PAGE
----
The USV was fitted with a payload that included the Valeport VA500 altimeter, typically used for precise underwater positioning on autonomous, remotely operated or towed underwater vehicles. This instrument was specifically selected for its advanced digital signal processing techniques. Using these techniques, the VA500 effectively filters out ambient noise and focuses on signal returns. Exclusively for this project, Valeport made custom modifications enabling acoustic profiles to be correlated at up to 10Hz.
Seagrass sites are generally found in shallow water, often at depths of less than eight metres. Because the survey areas are relatively shallow, selection of a single-beam unit represents the most practical balance between sufficient resolution and cost management. Importantly, the VA500 is positioned at a significantly lower price point than multibeam units.
A key component of the data processing was the use of deep learning algorithms developed by the University of Plymouth. SeagrassNet is a deep learning algorithm that employs recurrent neural network (RNN) techniques to detect and classify the presence of seagrass and the elevation and echo strength of the seagrass canopy, enabling a determination of relative density. This is made possible because, whereas the standard VA500 altimeter receives multiple signal echoes and must determine which echo corresponds to the seabed, the customized instrument used in this project provides the full echo response. All measured echoes along with their strength and sharpness are subsequently analysed in the processing algorithm.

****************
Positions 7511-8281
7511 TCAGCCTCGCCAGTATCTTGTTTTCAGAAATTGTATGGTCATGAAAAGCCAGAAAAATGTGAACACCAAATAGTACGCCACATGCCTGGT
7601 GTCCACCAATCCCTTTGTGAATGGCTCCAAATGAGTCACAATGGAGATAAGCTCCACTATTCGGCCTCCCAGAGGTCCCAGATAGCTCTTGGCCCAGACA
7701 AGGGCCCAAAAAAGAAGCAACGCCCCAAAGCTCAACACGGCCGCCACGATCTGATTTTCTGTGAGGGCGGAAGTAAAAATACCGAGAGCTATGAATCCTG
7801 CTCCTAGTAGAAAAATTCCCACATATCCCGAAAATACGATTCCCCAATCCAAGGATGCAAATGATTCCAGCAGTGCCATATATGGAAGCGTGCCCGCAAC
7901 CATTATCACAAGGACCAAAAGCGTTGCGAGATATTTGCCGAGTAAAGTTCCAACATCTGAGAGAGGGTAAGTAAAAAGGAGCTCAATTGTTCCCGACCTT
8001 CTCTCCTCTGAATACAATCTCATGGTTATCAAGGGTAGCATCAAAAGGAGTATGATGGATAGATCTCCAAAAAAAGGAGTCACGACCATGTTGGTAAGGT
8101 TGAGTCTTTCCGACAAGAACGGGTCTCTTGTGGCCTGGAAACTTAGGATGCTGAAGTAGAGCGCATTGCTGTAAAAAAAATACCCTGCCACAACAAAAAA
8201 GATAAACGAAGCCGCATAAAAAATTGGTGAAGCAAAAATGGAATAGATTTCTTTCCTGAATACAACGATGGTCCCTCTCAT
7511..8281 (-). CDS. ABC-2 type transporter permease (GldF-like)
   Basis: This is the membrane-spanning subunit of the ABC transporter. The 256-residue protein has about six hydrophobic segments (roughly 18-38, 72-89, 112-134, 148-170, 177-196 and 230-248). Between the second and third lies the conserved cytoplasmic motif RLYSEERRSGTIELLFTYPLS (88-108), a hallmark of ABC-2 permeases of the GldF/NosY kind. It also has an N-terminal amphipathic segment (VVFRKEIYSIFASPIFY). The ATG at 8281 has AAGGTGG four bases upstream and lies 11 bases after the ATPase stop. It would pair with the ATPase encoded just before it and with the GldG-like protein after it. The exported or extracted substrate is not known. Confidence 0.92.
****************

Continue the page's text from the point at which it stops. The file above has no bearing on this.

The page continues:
Geolocated ground-truth camera observations in EasySurv. (Image courtesy: HydroSurv and University of Plymouth)
Technology advancement in ground truthing and sediment analysis
While HydroSurv and the University of Plymouth have every confidence that their recent advances in the domain of submerged aquatic vegetation show significant potential to revolutionize seagrass monitoring, the project team has since gone beyond the state-of-the-art. With co-funding from Innovate UK and the Department for Environment, Farming & Rural Affairs (DEFRA), the partnership has further optimized the integrated robotic survey system to provide additional georeferenced, co-acquired datasets to further inform the health and environmental characteristics of seagrass sites.
Significant upgrades have been made to the USV and its payload, including two new underwater camera systems and an advanced profiling winch. The first camera is a self-contained, high-resolution ground-truthing camera. Its purpose is to compare the acoustic ground discrimination data with precise, georeferenced photographic data, delivering an accurate visual reference to complement the processed acoustic data.
Additionally, a new sediment analysis camera, equipped with a macro lens, lands in direct contact with the seabed to capture detailed frame stills. These images are subsequently analysed using a digital grain size algorithm, integrated into the SeagrassNet application, allowing practitioners to classify the type of sediment present.
Geolocated sediment analysis observations with metadata. (Image courtesy: HydroSurv and University of Plymouth)